Build and choose-your-own adventure.
A long time ago, in the far off distant past of the year 1998, I read in a magazine about something that seemed inconceivable at the time. A fighting game that advertised making your own characters with custom move sets. My friend and I anxiously awaited the release of this fabled game, and resulted in both of us trading in a pile of games to get Fighter Maker. Quickly learning the gravity of our mistake, we were introduced to a bland fighter with dull characters and a move editing mode too much for our young minds to handle. It was a costly lesson that “maker” games would either be too obtuse to understand or too simple to enjoy, a prejudice I’d hold onto until Nintendo did it right with Super Mario Maker.
Block Quest Maker takes the Mario Maker mold and crams into it a top-down dungeon puzzle adventure akin to the Legend of Zelda. Choosing to play through pre-made levels first, I received a good introduction into how general movement, weapons, bombs, levers, doors, monsters, and water work together. This also contextualized to me how the different creation tools come together to build a cohesive level.
Creating a level is surprisingly straightforward and simple. One can be produced within minutes if not attempting an overly complex puzzle or stretching the limits of what can be placed on screen. You’re given the option between several different map sizes and placed on a grid with clear instruction on how tying items together work, and then left to create. One exception souring the experience beyond these concerns is a questionable use of an in-game currency. It works by requiring currency to purchase build elements, earnable by tacking-on an entry fee on levels you create and charging those who might want to play it. In practice it didn’t affect my overall experience, but felt a little off-putting.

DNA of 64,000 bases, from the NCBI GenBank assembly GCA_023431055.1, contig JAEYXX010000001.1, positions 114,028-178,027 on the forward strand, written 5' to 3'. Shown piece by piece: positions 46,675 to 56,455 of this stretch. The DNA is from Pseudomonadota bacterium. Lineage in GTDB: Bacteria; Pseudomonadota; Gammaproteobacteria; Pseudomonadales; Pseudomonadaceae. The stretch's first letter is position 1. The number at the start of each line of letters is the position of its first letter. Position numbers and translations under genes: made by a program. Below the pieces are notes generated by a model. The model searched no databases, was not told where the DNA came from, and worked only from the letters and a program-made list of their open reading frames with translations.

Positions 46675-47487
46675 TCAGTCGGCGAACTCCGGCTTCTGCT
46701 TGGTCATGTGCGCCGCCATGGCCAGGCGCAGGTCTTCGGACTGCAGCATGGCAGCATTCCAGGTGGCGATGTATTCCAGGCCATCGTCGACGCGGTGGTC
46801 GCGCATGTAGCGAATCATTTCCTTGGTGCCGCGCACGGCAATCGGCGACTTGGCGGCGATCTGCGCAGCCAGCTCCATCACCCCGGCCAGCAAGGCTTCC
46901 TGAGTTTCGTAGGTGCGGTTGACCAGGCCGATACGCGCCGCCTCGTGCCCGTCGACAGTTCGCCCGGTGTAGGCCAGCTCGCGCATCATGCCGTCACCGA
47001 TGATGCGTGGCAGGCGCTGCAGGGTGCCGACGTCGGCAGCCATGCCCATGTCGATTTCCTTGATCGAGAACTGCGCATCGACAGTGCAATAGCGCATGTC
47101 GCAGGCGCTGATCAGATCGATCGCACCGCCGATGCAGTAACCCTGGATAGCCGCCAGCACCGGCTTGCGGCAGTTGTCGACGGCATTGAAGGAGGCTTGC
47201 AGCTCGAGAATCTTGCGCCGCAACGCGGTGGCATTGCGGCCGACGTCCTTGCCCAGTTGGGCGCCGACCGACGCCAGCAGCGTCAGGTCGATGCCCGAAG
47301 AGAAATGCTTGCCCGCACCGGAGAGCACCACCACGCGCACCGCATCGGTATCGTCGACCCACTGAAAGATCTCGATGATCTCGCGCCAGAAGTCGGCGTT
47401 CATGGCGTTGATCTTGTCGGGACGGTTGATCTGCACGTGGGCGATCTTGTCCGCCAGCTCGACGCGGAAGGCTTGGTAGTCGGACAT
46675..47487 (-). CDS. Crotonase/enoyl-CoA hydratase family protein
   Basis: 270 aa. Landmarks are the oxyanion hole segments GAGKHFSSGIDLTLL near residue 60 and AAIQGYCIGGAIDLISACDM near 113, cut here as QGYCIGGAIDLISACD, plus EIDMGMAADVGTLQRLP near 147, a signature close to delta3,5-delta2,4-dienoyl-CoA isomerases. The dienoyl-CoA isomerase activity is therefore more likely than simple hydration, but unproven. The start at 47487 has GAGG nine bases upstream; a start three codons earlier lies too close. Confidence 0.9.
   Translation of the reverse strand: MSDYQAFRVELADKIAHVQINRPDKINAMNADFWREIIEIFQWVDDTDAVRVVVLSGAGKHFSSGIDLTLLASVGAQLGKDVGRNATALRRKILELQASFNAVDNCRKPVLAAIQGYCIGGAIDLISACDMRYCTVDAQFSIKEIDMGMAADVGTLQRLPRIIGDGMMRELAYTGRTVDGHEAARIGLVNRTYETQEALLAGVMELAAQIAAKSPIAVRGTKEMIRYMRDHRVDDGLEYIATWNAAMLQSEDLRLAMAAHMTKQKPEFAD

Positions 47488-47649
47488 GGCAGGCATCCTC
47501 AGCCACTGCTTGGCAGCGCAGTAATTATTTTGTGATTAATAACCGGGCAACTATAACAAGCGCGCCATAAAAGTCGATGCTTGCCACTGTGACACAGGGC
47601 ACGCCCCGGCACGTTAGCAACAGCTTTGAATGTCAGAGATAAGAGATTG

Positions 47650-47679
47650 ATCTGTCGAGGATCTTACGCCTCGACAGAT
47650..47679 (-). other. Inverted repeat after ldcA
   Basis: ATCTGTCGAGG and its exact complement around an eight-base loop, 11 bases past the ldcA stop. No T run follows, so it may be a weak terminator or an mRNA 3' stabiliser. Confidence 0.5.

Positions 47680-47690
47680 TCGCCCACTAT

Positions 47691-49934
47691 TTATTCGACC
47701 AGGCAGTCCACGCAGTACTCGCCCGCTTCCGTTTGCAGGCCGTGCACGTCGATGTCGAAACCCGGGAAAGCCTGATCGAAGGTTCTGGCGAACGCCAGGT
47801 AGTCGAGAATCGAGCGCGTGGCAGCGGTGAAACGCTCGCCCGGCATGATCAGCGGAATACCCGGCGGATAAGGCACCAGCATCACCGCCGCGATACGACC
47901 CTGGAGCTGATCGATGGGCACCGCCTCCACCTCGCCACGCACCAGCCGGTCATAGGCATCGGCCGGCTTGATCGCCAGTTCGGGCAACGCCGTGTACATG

Beyond the developer creations, the meat of the experience will be exploring the user generated levels, which is cause for alarm given that there’s currently only seventy total player creations. Some entertaining ideas are explored in a portion of these levels, such as a trio of obstacle courses or another attempting its best Gauntlet cosplay. Clear thought was put into how both to search for and find levels, with tags and sort options to help curate a search. But the lack of player base to create levels makes them meaningless, and you can’t go into this expecting a robust offering to keep you engaged.
The replayability, no matter how good the core gameplay is, lives and dies by how robust the community around the set of tools and how engaged they are in producing new levels. This is something I fear will be dead on arrival unless effort to connect the Switch community to other platforms is done in the future. For the asking price and the amount of developer-made levels available at purchase, Block Quest Maker is still perfectly enjoyable in short bursts, and better yet if you have a creative bone that you want to itch by making your own adventures. Just don’t expect a long tail of community driven content like some of its more well-known contemporaries.